The Inazuma Eleven football / soccer RPG franchise is a major success in Japan, so much so that spin-offs and new releases are — at a minimum — arriving on an annual basis. Localisation to Europe has been a slower burn, and unfortunately non-existent in North America, so the arrival of Inazuma Eleven 3, the third title in the ‘main’ series, is certainly welcome. It’s the 3DS version of the original DS title that arrives, but on its own rather than as part of the trilogy set that graced Level-5’s homeland, and perhaps faces a tough challenge with the perception that, in theory, this should be a progression in the franchise.
To those that see the 3DS cartridge and expect a generational leap, understanding the context of the release is important. This is, to all intent and purposes, a DS title with a sprinkling of 3DS novelty; some action footage briefly appears in 3D on the top screen, a StreetPass option is bolted in and the various animated cut-scenes and voice samples have clearer quality; all superficial and adding little. This continues on from its predecessors in style and substance, though that isn’t exactly a major negative.
Following on from the world-saving heroics of Inazuma Eleven 2, much of the storyline this time around is less fantastical, with the Raimon team actually making way for a national setup that incorporates some former foes. The crux is that the Japan side is qualifying and then trying to win the equivalent of a World Cup, though in typical style there are subplots and twists to retain interest, which naturally involve demons. Various backstories of team members and the coach also swirl around, and like the bonkers special moves that defy nature the plot doesn’t always make sense. That’s absolutely fine, however, and is an important part of the series’ charm.
The storyline is almost, but not quite, as dense as the game and its mechanics. Although different in many ways, this title taps into a Pokémon vibe of complexity married with clarity and simplicity; young gamers are likely, as always, to lap it up. The basics of running around the environment to checkpoints are obvious enough, but there’s an underlying eco-system that’s dizzying in scope.
Naturally, as an RPG, the world is littered with items and upgrades to find, win, buy and sell. There are items to recharge health (FP - Fitness Points) and TP (Technical Points), the latter of which are fundamentally important for executing special moves, which are pivotal for winning matches. Succeeding in battles will also boost your Prestige and Friendship points, which play a role in improving your player’s statistics and recruiting some players, respectively. Add to that Capsule Machines in which you redeem tokens to try and unlock even more players, as well as multiple options for scouting via challenge matches and finding players, and there’s impressive depth on offer.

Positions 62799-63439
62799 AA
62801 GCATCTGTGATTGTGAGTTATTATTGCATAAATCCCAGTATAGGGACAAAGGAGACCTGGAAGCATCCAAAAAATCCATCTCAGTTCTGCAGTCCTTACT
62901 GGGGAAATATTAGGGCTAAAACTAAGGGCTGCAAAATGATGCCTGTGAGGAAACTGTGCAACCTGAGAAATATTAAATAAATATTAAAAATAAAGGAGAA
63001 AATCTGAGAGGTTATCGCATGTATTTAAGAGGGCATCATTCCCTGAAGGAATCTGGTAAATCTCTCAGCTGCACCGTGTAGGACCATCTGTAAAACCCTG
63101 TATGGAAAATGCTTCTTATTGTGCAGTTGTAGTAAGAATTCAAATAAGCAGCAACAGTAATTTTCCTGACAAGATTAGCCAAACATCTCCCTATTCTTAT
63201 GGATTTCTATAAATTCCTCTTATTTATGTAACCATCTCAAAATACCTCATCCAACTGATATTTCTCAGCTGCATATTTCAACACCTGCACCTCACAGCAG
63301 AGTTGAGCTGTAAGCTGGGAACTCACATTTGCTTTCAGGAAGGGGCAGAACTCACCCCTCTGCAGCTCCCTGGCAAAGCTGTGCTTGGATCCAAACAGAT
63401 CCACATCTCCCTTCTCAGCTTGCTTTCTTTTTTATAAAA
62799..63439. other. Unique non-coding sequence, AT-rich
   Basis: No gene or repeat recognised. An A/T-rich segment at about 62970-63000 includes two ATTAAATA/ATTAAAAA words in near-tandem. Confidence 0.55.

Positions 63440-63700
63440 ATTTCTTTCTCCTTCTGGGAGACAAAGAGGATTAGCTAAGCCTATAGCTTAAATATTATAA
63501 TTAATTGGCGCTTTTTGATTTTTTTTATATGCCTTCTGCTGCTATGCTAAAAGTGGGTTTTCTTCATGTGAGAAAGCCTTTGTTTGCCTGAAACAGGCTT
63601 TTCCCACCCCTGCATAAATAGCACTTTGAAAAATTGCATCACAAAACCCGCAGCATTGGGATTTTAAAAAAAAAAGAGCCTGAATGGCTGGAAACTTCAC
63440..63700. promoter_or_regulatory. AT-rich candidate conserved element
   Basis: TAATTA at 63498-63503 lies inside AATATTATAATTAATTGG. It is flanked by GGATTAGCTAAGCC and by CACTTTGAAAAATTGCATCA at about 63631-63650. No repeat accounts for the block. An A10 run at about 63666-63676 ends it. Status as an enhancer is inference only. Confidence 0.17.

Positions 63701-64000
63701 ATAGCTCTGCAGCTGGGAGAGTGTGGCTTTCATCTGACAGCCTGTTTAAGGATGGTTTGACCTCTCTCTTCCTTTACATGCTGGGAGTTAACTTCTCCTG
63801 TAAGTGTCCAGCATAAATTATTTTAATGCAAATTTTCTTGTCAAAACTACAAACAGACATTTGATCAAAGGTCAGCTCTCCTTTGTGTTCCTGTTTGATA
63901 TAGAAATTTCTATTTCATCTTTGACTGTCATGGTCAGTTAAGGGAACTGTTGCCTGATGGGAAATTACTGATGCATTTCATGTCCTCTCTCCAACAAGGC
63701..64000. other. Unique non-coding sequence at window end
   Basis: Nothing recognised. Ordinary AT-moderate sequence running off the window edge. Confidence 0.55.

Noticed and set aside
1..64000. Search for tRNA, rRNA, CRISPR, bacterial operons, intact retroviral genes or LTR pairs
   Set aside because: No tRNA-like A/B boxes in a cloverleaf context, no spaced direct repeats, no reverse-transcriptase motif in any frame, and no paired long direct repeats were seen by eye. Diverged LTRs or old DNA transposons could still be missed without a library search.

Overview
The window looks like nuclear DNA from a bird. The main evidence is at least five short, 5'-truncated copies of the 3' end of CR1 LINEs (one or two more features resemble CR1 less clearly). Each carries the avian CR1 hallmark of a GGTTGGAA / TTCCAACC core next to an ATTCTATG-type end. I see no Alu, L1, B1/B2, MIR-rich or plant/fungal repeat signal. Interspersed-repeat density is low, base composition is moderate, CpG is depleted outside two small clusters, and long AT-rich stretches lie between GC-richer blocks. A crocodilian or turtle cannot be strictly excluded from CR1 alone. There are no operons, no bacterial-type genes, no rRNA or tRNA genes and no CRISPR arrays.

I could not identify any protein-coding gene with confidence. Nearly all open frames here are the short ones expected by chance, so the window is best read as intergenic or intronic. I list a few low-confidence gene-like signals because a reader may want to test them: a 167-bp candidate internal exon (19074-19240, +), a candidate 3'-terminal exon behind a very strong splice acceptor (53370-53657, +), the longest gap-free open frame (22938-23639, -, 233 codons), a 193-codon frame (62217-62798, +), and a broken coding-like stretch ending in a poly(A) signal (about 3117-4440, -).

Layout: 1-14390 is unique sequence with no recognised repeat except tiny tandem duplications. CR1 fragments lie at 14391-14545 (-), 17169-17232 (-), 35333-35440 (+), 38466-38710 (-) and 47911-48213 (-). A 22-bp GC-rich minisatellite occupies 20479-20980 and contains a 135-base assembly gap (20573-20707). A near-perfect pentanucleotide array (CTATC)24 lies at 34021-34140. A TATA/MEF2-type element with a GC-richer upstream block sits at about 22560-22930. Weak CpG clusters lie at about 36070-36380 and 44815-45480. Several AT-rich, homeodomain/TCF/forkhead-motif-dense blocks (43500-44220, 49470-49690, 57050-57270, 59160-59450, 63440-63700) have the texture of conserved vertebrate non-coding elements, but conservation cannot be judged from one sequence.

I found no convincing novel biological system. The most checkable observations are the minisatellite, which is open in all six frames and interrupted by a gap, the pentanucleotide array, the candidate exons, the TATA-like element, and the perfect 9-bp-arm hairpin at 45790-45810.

What we have, in this case, is a minor expansion of the already impressive range of its predecessors, which is well-structured and clear enough for most gamers to easily lose a number of hours. As is also standard for the franchise, it’s almost entirely optional. Stocking up on replenishing items is a valuable exercise, yet we found little need to buy many items or mine the recruitment options — which include tournaments and side-missions to defeat new teams or re-battle those already encountered — as drops and chests scattered around the world, as well as our default team lineup, served our purposes just fine.
Beyond manoeuvring from area to area and investing a chosen amount of effort into the eco-system, the football matches themselves continue the same control scheme as before. This once again betrays this title’s origins on the DS, with all of the main action — in and out of matches — taking place on the touch screen, with the top screen simply used to show a map or special moves. For the ‘Touch Generation’ it’s actually possible to control the whole game with a stylus — though we preferred the d-pad in the overworld — while matches themselves can only be played with touch controls.